County man dies in collision with fire truck

By David Irvin: CNJ staff writer

A Curry County man died in a head-on collision with a Clovis fire truck Sunday afternoon northwest of town.

State police said low visibility due to smoke from a major grass fire and a narrow county road may have contributed to the accident, which took the life of 64-year-old LaRoy Lockmiller.

Clovis Fire Department’s Robert Seno was driving the fire truck west on Curry Road 18 when the collision happened, state police said. Three fire personnel were in the truck, which was responding to the fire, but none were hurt, police said.

State patrolman Lance Bateman, who investigated the accident, said when a public sector vehicle is involved in a fatal accident, many times the state police handle the investigation.

“A lot of times state police will be called in, and we investigate it just like any other crash,” he said, “(and look at) what the factors were of the accident.”

According to preliminary investigations and interviews, due to the high levels of smoke in the area, fire personnel didn’t see Lockmiller’s vehicle until just before the accident, Bateman said. At this time, no determination of fault has been made, Bateman said.

The fire began about 2:30 p.m. Sunday in a wheat field near the intersection of Curry Road 17 and Curry Road X. Before extinguished, the fire burned 640 acres, said Bill Baca of the Clovis Fire Department.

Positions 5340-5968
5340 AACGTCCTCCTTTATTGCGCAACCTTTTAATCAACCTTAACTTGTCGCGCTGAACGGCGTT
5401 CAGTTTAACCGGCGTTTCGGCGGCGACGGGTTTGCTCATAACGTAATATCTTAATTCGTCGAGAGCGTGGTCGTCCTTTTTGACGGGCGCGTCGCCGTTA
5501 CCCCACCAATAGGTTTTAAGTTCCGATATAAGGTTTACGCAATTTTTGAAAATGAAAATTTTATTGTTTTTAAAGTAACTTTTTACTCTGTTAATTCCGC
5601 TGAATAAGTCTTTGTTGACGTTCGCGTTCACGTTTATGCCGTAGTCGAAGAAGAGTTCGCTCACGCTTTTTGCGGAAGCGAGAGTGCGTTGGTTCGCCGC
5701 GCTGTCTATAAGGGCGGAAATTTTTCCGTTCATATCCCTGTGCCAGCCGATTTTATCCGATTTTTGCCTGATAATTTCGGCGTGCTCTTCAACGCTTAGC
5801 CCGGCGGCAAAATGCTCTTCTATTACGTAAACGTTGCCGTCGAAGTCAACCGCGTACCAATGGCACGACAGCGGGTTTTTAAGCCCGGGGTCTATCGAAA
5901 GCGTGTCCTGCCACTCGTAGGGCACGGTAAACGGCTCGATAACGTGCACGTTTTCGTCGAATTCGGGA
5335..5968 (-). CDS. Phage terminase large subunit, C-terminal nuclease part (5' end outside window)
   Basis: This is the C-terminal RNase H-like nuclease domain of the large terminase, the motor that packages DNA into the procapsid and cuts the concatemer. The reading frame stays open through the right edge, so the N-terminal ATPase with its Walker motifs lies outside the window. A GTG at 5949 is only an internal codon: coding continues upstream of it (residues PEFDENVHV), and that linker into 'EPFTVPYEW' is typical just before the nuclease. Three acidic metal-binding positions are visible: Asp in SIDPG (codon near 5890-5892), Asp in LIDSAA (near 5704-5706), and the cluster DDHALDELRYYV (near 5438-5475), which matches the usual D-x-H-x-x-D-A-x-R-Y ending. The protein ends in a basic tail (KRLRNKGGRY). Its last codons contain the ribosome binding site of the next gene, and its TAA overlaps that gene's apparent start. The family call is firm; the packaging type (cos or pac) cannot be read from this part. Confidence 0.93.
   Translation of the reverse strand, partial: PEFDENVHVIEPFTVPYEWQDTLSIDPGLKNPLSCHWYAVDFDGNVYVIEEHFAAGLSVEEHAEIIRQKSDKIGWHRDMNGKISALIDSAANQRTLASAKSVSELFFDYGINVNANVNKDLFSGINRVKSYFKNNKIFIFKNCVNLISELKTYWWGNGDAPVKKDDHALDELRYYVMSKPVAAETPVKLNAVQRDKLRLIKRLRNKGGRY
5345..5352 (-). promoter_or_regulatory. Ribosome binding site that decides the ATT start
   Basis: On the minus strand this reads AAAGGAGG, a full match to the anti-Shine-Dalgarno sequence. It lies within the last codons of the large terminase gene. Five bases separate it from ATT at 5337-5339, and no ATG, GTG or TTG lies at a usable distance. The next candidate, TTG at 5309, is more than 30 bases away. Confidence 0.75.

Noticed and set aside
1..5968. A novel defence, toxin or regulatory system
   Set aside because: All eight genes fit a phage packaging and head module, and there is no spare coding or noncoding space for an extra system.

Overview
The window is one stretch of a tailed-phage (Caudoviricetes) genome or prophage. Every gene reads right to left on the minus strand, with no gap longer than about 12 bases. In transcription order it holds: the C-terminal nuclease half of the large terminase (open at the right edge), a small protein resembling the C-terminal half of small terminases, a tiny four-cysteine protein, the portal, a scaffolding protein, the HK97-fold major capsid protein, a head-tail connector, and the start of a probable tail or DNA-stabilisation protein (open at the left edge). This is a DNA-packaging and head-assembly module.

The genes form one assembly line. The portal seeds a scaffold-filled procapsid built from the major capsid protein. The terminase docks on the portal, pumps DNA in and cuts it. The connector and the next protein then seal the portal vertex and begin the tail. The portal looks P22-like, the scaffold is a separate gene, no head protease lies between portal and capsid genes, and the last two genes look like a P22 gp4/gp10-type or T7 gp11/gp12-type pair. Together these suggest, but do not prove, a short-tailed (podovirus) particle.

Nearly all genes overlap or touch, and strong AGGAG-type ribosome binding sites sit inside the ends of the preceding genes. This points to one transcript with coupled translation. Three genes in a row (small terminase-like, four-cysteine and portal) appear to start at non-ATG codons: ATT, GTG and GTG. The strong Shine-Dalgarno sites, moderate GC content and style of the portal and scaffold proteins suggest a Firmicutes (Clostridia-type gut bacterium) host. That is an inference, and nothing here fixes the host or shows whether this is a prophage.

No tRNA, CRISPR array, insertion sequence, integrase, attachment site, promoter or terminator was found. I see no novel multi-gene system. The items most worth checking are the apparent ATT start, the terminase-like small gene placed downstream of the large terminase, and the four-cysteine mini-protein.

Officials said the land that burned belongs to Danny Fish, and the fire apparently began when something heated up on a combine and sparked the flame in the wheat field. Fish could not be reached for comment Sunday night.

It wasn’t clear in the early stages of the investigation if Lockmiller’s GMC truck was moving at the time of the accident, police said.

Lockmiller’s family was gathering together Sunday night, mourning his loss.

“My dad was a great man. He loved this family. He loved and honored his wife. He loved us kids unconditionally,” said daughter Tammy Northcutt. “My dad knew the lord and loved his family more than anything.”

He also loved farming, she said, and had lived on the farm for many years. She said her father was aware of the grass fire on the neighboring plot, and went out to survey the fire and help his neighbor. State police said Lockmiller owned the land just north of the land that burned.

Northcutt said she and her family don’t know if her father’s vehicle was moving when the crash occurred.

Six fire engines from multiple departments responded to the grass fire, which took about two hours to contain and put out, Baca said. Those engines came from Clovis, Broadview, Field and Melrose.

Additionally, the Cannon Air Force Base fire department received a request for assistance at 2:29 p.m, said Capt. Andre Kok of Cannon public affairs. They dispatched one engine, one support vehicle and four firefighters to assist in squelching the flame.

No one was hurt in the fire, said Baca, however there was damage to the combine in the wheat field.